David Cameron and Boris Johnson undertook a sequence of speeches and Q and A’s with regards to the Brexit causing some volatility. During the speech Boris Johnson launched personal attacks on the Prime Ministers ability to re-negotiate terms in the EU accusing him of getting ‘nothing’ from his EU renegotiation and stating he cannot understand why Cameron isn’t campaigning to leave. In addition, Britain's trade deficit has widened in the first quarter of this year by the greatest amount since 2008, signaling the slowdown in world demand is weighing on the UK’s economy.
British economic growth slowed to a quarterly rate of 0.4 percent in the first three months of the year, down from a previous figure of 0.6 in the quarter before - however lower oil prices tend to reduce Britain's trade deficit as the UK is a net importer. Manufacturing production, industrial production and GDP estimates all missed forecasts, although improved on previous readings. Following the industrial production numbers the figures highlighted that the UK industry has fallen back into recession for the third time in eight years, with the main contributors being the fall in steel and iron production.
The office for national statistics stated that production dropped over 37% in this sector compared to a year earlier. Manufacturing also contracted contributing to a slowdown in the overall UK economy, Chris Williamson chief economist at Markit stated, "The goods producing sector therefore looks to be on course to act as a drag on the economy again in the second quarter, contributing to a slowing in economic growth to near stagnation."
Mark Carney issued a hard-hitting analysis of the likely effect of Brexit in the final Super Thursday before the referendum on 23 June and the monetary policy committee (MPC) voted unanimously to maintain interest rates at 0.5 per cent for another month.
The statement triggered an unprecedented attack by former chancellor of the exchequer, Lord Lamont, who questioned Carney's judgement in wading in to the debate, warning he could be responsible for triggering an economic crisis.
The labor market conditions index registered a 0.9 decline for April, after a 2.1 fall the previous month. The fourth successive decline and disappointing trend seen for 2016 as a whole will raise fresh doubts whether the Federal Reserve will be in a position to raise interest rates in the short term. Following the latest declines in March and April, the index has consolidated its position below the zero level, and the index has only dipped twice below this level since the beginning of 2010, potentially indicating a significant peak in the market.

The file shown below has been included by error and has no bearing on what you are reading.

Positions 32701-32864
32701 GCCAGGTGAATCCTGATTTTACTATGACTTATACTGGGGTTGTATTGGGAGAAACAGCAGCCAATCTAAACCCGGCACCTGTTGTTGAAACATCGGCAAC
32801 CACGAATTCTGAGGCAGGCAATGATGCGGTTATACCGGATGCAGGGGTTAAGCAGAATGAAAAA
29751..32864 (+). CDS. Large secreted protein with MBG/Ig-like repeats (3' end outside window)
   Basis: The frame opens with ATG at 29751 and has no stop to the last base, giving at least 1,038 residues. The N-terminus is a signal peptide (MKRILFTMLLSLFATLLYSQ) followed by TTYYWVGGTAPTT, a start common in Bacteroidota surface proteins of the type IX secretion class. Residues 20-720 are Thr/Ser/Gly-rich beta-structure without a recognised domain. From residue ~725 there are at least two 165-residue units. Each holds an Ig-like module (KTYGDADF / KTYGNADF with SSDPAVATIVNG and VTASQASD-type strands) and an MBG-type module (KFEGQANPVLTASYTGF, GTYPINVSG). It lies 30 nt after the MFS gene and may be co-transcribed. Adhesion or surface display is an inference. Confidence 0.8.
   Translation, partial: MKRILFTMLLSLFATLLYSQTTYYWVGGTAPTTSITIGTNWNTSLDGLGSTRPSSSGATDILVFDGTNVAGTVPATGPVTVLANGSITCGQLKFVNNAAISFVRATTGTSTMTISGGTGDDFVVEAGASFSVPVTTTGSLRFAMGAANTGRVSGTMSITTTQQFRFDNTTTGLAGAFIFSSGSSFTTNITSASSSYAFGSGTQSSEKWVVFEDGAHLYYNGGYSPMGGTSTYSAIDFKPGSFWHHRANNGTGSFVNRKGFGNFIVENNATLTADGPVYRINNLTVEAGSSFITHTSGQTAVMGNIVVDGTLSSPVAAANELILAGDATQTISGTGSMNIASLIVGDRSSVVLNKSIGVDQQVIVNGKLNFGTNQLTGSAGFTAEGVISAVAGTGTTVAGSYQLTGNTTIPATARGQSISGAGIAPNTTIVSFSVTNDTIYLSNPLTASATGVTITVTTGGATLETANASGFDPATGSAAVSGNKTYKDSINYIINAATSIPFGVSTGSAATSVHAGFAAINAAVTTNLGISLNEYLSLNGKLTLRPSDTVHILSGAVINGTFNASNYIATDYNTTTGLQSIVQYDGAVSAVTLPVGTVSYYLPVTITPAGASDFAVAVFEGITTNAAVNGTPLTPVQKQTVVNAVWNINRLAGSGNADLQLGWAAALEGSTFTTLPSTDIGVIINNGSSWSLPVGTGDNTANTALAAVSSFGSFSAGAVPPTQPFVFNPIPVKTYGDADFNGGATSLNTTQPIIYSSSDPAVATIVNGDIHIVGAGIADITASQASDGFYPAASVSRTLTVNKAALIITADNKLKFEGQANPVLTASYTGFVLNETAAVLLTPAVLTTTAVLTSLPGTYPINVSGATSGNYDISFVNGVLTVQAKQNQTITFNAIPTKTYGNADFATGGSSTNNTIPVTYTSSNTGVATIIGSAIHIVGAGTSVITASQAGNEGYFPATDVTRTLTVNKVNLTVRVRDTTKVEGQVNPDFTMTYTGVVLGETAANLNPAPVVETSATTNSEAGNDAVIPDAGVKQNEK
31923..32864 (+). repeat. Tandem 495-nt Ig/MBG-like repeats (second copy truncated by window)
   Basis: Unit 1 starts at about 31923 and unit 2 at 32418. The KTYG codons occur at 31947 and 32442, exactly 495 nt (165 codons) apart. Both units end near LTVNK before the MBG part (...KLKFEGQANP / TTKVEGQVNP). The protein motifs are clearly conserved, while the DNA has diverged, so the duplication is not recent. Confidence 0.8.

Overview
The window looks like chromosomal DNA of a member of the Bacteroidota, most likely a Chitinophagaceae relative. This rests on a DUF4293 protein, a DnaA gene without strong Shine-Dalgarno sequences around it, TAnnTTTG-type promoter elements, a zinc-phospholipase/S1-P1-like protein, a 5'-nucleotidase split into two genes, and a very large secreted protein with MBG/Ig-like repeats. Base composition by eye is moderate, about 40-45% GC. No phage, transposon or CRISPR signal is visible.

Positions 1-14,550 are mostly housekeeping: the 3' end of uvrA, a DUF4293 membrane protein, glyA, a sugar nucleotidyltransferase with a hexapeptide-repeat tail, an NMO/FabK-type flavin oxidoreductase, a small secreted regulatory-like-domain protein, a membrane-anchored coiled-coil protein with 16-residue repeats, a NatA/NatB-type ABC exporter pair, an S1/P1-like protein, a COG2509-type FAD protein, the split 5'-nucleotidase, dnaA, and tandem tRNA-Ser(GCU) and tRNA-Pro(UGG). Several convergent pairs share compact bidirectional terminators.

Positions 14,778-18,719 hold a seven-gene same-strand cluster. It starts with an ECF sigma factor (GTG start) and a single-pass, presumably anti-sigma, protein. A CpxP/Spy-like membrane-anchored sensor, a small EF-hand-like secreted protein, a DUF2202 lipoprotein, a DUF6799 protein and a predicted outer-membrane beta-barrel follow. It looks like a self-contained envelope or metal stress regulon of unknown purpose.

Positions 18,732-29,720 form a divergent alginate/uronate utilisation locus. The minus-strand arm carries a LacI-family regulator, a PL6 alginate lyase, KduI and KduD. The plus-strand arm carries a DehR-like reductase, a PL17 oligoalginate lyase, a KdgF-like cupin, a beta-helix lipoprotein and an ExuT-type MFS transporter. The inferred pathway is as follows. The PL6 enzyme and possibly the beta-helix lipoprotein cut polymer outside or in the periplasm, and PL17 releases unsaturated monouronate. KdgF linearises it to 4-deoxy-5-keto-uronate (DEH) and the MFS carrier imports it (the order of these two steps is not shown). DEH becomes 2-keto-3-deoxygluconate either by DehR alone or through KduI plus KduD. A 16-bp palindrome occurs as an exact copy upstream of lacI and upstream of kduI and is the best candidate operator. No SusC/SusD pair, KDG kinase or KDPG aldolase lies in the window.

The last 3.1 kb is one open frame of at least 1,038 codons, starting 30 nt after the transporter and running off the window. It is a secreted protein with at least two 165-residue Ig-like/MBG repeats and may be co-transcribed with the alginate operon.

Last week’s headline employment data was weaker than expected, with ADP reporting private-sector job gains of 156,000 for April compared with a consensus of around 200,000; non-farm payrolls increased also below par at 160,000 as unemployment held at 5.0%.
The US jobs figure showed the number of Americans filing for unemployment benefits unexpectedly rose last week to the highest level in more than a year.
Other data also showed import prices increased in April for a second straight month, suggesting that the disinflationary impulse from a strong dollar and lower oil prices, which has helped to hold inflation well below the Federal Reserve's 2 percent target, was fading.
Retail sales jumped in April by the most in a year, indicating consumer spending will help the US economy recover from an early-year slowdown.Healthier household finances, reflecting reduced borrowing and increased savings, mean consumers have the wherewithal to boost spending even as gasoline prices rise and job growth moderates. The Euro group President met the Greek Finance Minister in Brussels yesterday. Greece stated that it is hopeful it will receive the next installment of its bailout loan from Eurozone nations after their talks. However the Euro group still wants Greece to create a privatisation fund and banking legislation before providing the cash. The discussion also concluded that the Euro Zone will offer Greece a form of debt relief from 2017 if it completes reforms by then.
Germany's trade surplus hit an all-time high in March as its exports surged, according data published by the federal statistics office. Exports grew 1.9% while imports fell 2.3%, pushing the surplus to €23.7bn from €20bn in February. Overall, there will be further concerns that Germany is gaining competitive advantage within the Euro area. Further, the substantial trade surplus and weakness in imports will also make it even more difficult to push the Euro weaker against other key global currencies. Lastly, Europe focused on the continuing talks surrounding the Greek debt situation that is taking place in Brussels. Officials are hoping to break a stalemate regarding the €86 billion bailout package with a deadline of May 23rd looming.